Prospect fans know the guys the college football recruiting services expect to be the next big things.

But who will shine right away?

It's not easy going from high school to the FBS, but every year some players see that freshman wall and blow right through it.

Kids are more developed than ever thanks to advanced youth and high school programs, strength and conditioning, and strong playbooks, that we're seeing these mature freshman more and more.

Last year, guys such as LSU's Derek Stingley Jr., USC's Kedon Slovis, North Carolina's Sam Howell, Arizona State's Jayden Daniels, Iowa State's Breece Hall, Purdue's David Bell and more transitioned seamlessly. 

Part of it is opportunity. Most of it is ability. So, who'll be the first-year players who take college football by storm in 2020? Let's take a look at the top candidates leading up to Feb. 5's national signing day.

Bryan Bresee, Clemson Defensive Tackle

Maryland-based defensive tackle Bryan Bresee shoulders as much hype as any player has in a while. He's the top-rated prospect in the 247Sports Composite rankings, holding the top spot at 247 and Rivals, and the No. 3 slot at ESPN.

The 6'5", 290-pounder can do it all. He's big, strong and thick enough to play on the interior, and he has the explosion to make it on the outside.

This Clemson class is loaded all over the field for head coach Dabo Swinney, and getting a player like Bresee to team with Tyler Davis, who's coming off a massive freshman season with 10.5 tackles for loss and 6.5 sacks, will be exciting. But Clemson also got 5-star defensive tackle Demonte Capehart, so Bresee's versatility will serve him well.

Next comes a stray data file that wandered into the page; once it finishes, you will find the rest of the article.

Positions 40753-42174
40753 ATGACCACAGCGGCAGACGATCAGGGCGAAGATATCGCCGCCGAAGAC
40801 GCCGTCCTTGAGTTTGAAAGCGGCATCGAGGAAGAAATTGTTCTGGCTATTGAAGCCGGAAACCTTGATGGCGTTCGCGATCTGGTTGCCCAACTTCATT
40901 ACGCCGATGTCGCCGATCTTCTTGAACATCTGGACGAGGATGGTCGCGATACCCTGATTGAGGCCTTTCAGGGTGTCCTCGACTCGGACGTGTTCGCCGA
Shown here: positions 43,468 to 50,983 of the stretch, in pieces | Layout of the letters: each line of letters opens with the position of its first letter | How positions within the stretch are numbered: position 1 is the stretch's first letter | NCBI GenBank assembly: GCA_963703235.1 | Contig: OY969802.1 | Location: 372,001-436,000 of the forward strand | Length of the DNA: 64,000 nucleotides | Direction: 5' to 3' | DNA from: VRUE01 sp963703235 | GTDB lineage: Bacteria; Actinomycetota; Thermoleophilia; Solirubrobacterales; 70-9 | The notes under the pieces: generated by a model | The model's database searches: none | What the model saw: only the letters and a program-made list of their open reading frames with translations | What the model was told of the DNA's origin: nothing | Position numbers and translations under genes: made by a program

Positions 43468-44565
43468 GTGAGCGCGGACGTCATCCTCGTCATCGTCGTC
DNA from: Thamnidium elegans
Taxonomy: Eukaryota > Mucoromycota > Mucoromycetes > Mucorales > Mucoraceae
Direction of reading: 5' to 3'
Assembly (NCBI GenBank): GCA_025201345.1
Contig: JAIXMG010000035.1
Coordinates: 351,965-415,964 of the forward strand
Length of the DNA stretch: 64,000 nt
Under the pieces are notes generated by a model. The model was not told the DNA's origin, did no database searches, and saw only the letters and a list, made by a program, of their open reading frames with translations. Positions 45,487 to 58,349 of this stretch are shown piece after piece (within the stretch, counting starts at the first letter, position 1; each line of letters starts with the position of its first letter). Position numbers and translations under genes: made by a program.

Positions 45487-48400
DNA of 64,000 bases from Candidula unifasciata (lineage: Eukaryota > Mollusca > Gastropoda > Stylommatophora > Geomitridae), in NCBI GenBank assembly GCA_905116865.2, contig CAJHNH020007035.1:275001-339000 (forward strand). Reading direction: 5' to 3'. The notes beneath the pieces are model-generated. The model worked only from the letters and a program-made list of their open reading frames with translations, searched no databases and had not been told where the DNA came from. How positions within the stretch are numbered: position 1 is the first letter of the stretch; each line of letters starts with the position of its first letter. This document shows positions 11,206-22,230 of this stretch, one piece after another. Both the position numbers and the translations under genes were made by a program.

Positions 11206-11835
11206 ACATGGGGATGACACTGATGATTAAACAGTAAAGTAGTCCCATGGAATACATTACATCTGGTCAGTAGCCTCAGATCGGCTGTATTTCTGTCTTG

He's the best run-stopping line prospect in several years, and no matter the position he sticks with, he'll see the field immediately as one of the country's most college-ready players.

That's why most major programs—including Penn State, Ohio State, Michigan, Alabama and Georgia—wanted him.

He's not the quickest edge-rusher, so he's likely to bump inside. But Bresee is the type of player who'll thrive under defensive coordinator Brent Venables: a tenacious, talented worker who can perfect his craft and be a high draft pick. Look for him to make a Davis-like impact right away.

Jordan Burch, South Carolina Defensive End

One of the recruiting cycle's biggest surprises came when defensive line prospect Jordan Burch shrugged off all the concerns about head coach Will Muschamp's future with the school, spurned the nation's top programs and committed to the South Carolina Gamecocks on Dec. 18.

The in-state prospect's decision could have major ramifications for the Gamecocks and the Muschamp era. Burch is that good.

The 6'5", 275-pound prospect could stay outside or play defensive tackle, and that versatility is why programs such as Clemson, Georgia and Alabama wanted him.

Burch probably should stay on the interior and could slide into Javon Kinlaw's role now that explosive playmaker is expected to go in the first or early second round of the NFL draft.

Though Burch didn't sign with South Carolina, he hasn't indicated he's wavering. That's big news for a Gamecocks program victimized by a difficult schedule and ravaged by injuries in 2019. 

If Muschamp can turn it around, it will happen because of prospects such as Burch, who headlines a strong class. If Muschamp can't, the next head coach will have a terrific lineman who looks ticketed for an early-round selection in three or four years.

Burch has the all-around game to get after quarterbacks from the interior and plug running gaps. He'll be a high-visibility prospect because of his ranking, but he'll also stay that way thanks to his production.

Justin Flowe, Oregon Linebacker

Oregon's Justin Flowe already looks like an upperclassman, and his football acumen will allow him to star right away as the most college-ready linebacker in this class.

Remember the impact Ducks edge-rusher Kayvon Thibodeaux had as a freshman this past season (14 tackles for loss, nine sacks)? Flowe will be "that dude" for head coach Mario Cristobal later this year.